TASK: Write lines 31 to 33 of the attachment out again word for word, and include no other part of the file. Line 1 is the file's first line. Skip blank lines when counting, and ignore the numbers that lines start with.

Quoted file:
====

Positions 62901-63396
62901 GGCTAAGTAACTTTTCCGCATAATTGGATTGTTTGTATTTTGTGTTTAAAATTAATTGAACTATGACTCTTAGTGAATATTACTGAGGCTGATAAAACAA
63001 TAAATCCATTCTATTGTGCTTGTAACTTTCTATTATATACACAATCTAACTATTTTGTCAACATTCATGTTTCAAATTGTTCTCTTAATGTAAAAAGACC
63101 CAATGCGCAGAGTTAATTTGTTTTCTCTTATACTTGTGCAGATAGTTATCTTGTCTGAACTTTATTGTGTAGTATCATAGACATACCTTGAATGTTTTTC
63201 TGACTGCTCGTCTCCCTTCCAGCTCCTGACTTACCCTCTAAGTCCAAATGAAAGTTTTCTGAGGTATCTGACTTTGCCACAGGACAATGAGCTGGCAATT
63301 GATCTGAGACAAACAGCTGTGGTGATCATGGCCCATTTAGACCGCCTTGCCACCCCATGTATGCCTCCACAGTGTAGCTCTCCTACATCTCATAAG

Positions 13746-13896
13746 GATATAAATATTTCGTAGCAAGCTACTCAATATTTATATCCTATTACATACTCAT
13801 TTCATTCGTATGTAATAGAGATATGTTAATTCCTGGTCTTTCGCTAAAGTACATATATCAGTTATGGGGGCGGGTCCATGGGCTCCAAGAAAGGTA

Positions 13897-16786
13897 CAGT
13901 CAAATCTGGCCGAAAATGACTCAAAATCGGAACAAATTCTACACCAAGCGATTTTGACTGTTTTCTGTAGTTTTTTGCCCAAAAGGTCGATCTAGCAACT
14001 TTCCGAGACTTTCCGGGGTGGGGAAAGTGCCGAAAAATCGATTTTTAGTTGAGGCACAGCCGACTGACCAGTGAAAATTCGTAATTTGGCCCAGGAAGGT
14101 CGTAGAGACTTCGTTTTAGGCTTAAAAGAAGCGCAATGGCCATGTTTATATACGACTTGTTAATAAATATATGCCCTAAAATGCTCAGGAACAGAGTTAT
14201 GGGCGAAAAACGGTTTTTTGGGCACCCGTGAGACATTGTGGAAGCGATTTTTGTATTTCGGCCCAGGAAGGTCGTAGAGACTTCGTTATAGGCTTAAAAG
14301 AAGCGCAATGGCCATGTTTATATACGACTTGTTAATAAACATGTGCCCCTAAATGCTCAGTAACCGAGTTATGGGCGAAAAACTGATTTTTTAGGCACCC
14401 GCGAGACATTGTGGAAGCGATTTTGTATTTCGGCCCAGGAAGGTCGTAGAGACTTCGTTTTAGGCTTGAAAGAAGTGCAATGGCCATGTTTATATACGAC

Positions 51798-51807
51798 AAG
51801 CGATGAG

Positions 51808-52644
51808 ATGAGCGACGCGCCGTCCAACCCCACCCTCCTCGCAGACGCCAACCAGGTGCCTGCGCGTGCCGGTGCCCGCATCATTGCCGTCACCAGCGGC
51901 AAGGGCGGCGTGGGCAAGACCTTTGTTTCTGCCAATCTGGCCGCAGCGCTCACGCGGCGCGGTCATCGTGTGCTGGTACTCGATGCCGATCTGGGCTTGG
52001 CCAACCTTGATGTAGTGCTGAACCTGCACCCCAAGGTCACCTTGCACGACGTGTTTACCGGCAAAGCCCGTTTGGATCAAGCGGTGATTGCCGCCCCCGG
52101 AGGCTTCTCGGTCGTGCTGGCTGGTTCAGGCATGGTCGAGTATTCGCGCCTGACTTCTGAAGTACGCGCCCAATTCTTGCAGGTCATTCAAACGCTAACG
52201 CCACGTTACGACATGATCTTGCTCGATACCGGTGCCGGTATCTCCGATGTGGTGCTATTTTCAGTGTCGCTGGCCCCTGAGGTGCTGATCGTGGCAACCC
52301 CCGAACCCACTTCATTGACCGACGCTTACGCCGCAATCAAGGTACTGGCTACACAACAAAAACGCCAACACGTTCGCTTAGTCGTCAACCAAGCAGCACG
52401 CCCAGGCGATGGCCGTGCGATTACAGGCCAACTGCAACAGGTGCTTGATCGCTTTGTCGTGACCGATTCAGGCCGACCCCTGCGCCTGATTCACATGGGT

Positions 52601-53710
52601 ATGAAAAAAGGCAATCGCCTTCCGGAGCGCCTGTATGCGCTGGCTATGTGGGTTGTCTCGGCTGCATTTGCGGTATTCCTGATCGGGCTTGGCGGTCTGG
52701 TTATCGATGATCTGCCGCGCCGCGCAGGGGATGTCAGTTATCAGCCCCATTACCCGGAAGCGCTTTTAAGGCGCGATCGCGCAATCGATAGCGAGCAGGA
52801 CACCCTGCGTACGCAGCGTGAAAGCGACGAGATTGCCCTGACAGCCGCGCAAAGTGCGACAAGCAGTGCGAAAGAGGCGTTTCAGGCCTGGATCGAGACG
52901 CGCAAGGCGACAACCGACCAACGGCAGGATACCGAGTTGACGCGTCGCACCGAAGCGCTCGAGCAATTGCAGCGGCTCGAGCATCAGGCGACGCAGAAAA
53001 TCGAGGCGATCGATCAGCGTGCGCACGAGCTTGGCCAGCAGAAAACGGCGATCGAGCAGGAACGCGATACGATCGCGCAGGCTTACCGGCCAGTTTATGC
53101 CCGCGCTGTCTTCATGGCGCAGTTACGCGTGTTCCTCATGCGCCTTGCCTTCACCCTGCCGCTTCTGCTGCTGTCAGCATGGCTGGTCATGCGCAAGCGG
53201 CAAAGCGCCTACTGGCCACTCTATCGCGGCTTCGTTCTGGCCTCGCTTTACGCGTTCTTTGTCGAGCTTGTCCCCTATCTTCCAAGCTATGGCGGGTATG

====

52701 TTATCGATGATCTGCCGCGCCGCGCAGGGGATGTCAGTTATCAGCCCCATTACCCGGAAGCGCTTTTAAGGCGCGATCGCGCAATCGATAGCGAGCAGGA
52801 CACCCTGCGTACGCAGCGTGAAAGCGACGAGATTGCCCTGACAGCCGCGCAAAGTGCGACAAGCAGTGCGAAAGAGGCGTTTCAGGCCTGGATCGAGACG
52901 CGCAAGGCGACAACCGACCAACGGCAGGATACCGAGTTGACGCGTCGCACCGAAGCGCTCGAGCAATTGCAGCGGCTCGAGCATCAGGCGACGCAGAAAA